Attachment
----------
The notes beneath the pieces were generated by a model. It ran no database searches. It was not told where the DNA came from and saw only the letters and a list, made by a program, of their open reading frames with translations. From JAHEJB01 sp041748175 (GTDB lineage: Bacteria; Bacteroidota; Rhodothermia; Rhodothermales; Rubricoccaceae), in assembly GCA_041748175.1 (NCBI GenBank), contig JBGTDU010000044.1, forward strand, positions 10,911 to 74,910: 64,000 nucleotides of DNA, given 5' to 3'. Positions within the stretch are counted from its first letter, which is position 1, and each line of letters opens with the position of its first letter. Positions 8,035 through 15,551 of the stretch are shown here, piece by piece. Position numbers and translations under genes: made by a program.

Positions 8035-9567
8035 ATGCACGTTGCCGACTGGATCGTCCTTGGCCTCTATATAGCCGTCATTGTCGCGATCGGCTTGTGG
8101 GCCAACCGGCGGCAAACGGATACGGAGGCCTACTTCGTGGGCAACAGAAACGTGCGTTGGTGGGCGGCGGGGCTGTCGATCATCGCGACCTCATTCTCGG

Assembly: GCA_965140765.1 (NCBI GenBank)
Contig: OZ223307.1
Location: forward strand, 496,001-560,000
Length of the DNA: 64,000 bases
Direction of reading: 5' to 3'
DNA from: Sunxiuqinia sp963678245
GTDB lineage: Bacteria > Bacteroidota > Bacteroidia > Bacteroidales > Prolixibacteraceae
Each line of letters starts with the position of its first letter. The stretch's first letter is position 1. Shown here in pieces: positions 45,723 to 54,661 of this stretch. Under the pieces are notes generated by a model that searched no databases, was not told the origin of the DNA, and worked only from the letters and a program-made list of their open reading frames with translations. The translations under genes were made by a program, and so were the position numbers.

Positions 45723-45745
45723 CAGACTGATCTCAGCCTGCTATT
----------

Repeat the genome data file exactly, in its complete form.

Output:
The notes beneath the pieces were generated by a model. It ran no database searches. It was not told where the DNA came from and saw only the letters and a list, made by a program, of their open reading frames with translations. From JAHEJB01 sp041748175 (GTDB lineage: Bacteria; Bacteroidota; Rhodothermia; Rhodothermales; Rubricoccaceae), in assembly GCA_041748175.1 (NCBI GenBank), contig JBGTDU010000044.1, forward strand, positions 10,911 to 74,910: 64,000 nucleotides of DNA, given 5' to 3'. Positions within the stretch are counted from its first letter, which is position 1, and each line of letters opens with the position of its first letter. Positions 8,035 through 15,551 of the stretch are shown here, piece by piece. Position numbers and translations under genes: made by a program.

Positions 8035-9567
8035 ATGCACGTTGCCGACTGGATCGTCCTTGGCCTCTATATAGCCGTCATTGTCGCGATCGGCTTGTGG
8101 GCCAACCGGCGGCAAACGGATACGGAGGCCTACTTCGTGGGCAACAGAAACGTGCGTTGGTGGGCGGCGGGGCTGTCGATCATCGCGACCTCATTCTCGG

Assembly: GCA_965140765.1 (NCBI GenBank)
Contig: OZ223307.1
Location: forward strand, 496,001-560,000
Length of the DNA: 64,000 bases
Direction of reading: 5' to 3'
DNA from: Sunxiuqinia sp963678245
GTDB lineage: Bacteria > Bacteroidota > Bacteroidia > Bacteroidales > Prolixibacteraceae
Each line of letters starts with the position of its first letter. The stretch's first letter is position 1. Shown here in pieces: positions 45,723 to 54,661 of this stretch. Under the pieces are notes generated by a model that searched no databases, was not told the origin of the DNA, and worked only from the letters and a program-made list of their open reading frames with translations. The translations under genes were made by a program, and so were the position numbers.

Positions 45723-45745
45723 CAGACTGATCTCAGCCTGCTATT